6-(2-Aminopropyl)-2,3-dihydrobenzofuran (6-APDB, 4-Desoxy-MDA, EMA-3) is a stimulant and entactogen drug of the phenethylamine and amphetamine classes. It is an analogue of MDA where the heterocyclic 4-position oxygen from the 3,4-methylenedioxy ring has been replaced with a methylene bridge. 5-APDB (3-Desoxy-MDA) is an analogue of 6-APDB where the 3-position oxygen has been replaced with a methylene instead. 6-APDB, along with 5-APDB, was first synthesized by David E. Nichols in the early 1990s while investigating non-neurotoxic MDMA analogues.
In animal studies, 6-APDB fully substitutes for MBDB and MMAI but not for amphetamine or LSD. In vitro, 6-APDB has been shown to inhibit the reuptake of serotonin, dopamine, and norepinephrine with IC50 values of 322 nM, 1,997 nM, and 980 nM, respectively. These values are very similar to those of MDA, but with those for the catecholamines slightly lower in comparison, perhaps more similarly to MDMA. In contrast, 5-APDB is highly selective for serotonin. Though 6-APDB does not substitute for amphetamine in rats at the doses used in referenced study, based on its in vitro profile it can be suggested that it may have amphetamine-like effects at higher doses.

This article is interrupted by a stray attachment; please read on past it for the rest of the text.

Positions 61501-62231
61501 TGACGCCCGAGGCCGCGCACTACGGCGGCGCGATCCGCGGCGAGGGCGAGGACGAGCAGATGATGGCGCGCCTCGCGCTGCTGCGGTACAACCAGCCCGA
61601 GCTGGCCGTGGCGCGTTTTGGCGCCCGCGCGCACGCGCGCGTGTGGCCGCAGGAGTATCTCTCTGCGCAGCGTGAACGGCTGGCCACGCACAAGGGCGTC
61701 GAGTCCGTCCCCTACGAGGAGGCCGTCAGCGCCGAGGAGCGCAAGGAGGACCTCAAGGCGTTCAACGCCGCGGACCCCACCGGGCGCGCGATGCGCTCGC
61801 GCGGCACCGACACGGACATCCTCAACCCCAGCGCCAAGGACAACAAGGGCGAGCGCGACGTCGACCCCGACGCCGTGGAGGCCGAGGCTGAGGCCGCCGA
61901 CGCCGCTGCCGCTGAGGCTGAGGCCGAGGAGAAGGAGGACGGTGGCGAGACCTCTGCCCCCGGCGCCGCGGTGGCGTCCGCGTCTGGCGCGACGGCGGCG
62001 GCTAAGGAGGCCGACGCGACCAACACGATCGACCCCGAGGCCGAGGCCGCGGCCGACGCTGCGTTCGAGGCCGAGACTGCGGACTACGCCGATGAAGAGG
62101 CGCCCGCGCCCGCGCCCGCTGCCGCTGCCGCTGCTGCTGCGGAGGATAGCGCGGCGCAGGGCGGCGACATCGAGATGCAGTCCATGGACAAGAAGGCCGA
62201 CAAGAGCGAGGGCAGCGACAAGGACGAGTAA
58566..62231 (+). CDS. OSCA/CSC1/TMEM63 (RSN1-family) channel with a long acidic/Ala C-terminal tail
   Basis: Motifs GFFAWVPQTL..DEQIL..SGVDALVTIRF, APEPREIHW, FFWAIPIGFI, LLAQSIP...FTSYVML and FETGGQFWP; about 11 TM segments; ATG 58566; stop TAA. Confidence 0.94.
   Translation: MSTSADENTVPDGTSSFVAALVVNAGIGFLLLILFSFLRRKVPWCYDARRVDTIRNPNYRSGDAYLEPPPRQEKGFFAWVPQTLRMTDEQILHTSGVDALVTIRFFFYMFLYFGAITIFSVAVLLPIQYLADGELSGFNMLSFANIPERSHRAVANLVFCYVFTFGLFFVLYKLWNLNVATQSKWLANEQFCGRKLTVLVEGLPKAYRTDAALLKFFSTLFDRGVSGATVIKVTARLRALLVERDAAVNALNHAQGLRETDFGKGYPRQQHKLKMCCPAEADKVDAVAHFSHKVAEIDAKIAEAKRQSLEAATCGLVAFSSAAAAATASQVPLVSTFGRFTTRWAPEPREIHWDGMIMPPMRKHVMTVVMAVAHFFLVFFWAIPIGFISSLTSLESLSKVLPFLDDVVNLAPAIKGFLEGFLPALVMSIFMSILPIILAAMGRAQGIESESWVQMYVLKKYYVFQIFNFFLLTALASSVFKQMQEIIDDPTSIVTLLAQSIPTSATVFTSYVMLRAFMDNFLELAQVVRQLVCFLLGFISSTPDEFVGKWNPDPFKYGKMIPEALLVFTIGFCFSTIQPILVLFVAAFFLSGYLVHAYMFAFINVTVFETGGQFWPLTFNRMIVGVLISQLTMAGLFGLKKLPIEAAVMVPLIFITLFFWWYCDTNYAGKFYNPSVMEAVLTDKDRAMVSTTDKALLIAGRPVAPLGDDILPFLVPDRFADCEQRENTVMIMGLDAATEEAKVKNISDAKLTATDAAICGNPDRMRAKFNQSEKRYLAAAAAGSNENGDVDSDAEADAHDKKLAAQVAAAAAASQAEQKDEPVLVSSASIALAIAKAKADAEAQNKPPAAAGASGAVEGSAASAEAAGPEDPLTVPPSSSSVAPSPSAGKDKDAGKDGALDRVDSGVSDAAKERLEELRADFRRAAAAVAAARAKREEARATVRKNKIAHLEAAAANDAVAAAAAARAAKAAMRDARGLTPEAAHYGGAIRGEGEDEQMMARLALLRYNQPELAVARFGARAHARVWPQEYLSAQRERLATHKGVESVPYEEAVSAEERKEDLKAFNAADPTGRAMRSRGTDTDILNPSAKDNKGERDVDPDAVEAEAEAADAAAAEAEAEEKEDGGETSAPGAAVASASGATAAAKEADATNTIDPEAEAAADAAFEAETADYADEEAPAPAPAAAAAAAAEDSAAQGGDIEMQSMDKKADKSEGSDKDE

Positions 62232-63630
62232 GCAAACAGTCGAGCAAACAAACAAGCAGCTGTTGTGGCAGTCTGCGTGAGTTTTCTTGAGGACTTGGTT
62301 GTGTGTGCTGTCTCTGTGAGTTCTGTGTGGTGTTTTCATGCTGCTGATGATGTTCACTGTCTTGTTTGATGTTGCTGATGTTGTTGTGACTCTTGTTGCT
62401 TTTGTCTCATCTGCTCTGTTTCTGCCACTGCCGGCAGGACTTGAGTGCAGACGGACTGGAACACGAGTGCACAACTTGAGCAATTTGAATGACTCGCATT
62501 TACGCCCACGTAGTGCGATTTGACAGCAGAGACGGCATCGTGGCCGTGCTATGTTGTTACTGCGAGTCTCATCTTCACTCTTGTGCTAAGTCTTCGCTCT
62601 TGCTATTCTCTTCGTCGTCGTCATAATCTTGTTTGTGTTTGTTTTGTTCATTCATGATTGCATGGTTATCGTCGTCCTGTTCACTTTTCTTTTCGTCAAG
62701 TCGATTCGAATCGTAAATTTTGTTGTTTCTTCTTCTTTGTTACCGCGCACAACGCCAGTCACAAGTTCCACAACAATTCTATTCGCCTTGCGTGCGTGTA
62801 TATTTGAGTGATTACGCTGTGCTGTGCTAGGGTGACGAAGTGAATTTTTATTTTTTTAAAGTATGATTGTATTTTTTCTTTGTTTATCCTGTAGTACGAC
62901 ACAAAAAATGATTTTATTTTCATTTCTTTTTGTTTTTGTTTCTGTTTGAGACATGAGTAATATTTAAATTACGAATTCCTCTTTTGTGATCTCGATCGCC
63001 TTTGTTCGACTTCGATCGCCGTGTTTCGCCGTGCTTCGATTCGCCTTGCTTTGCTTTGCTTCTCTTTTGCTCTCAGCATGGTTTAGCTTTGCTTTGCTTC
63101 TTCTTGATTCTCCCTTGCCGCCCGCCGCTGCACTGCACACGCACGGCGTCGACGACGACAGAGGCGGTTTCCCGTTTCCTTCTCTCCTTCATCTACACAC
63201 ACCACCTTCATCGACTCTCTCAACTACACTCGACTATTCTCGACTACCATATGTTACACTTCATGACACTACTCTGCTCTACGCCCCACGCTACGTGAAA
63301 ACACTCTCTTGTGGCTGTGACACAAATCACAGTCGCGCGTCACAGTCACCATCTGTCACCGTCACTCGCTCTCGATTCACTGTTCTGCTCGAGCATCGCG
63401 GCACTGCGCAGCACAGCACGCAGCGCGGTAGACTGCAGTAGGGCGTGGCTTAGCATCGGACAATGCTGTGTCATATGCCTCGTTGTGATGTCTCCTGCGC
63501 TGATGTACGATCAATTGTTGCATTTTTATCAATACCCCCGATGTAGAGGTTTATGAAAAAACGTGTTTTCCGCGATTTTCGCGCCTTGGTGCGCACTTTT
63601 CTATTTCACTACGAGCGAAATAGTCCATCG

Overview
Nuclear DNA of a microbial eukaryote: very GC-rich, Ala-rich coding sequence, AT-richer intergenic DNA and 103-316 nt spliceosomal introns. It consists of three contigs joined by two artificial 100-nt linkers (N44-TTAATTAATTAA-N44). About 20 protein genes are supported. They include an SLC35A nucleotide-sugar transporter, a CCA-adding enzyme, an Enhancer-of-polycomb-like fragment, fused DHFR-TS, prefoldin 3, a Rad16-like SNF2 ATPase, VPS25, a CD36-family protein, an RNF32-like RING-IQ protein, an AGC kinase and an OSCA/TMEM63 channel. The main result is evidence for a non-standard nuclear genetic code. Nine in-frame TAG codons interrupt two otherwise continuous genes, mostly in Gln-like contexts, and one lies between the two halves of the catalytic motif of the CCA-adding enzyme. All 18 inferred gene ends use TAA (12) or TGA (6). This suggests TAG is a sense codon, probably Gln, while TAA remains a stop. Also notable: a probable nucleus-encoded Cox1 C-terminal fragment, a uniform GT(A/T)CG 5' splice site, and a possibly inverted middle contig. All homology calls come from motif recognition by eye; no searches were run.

The unsaturated benzofuran derivative 6-APB, or 6-(2-aminopropyl)benzofuran is also known, but the difference in pharmacological effects between 6-APB and 6-APDB is unclear.
6-APDB is a class B drug in the UK since June 10, 2013. It is banned by a blanket law on benzofurans and related compounds.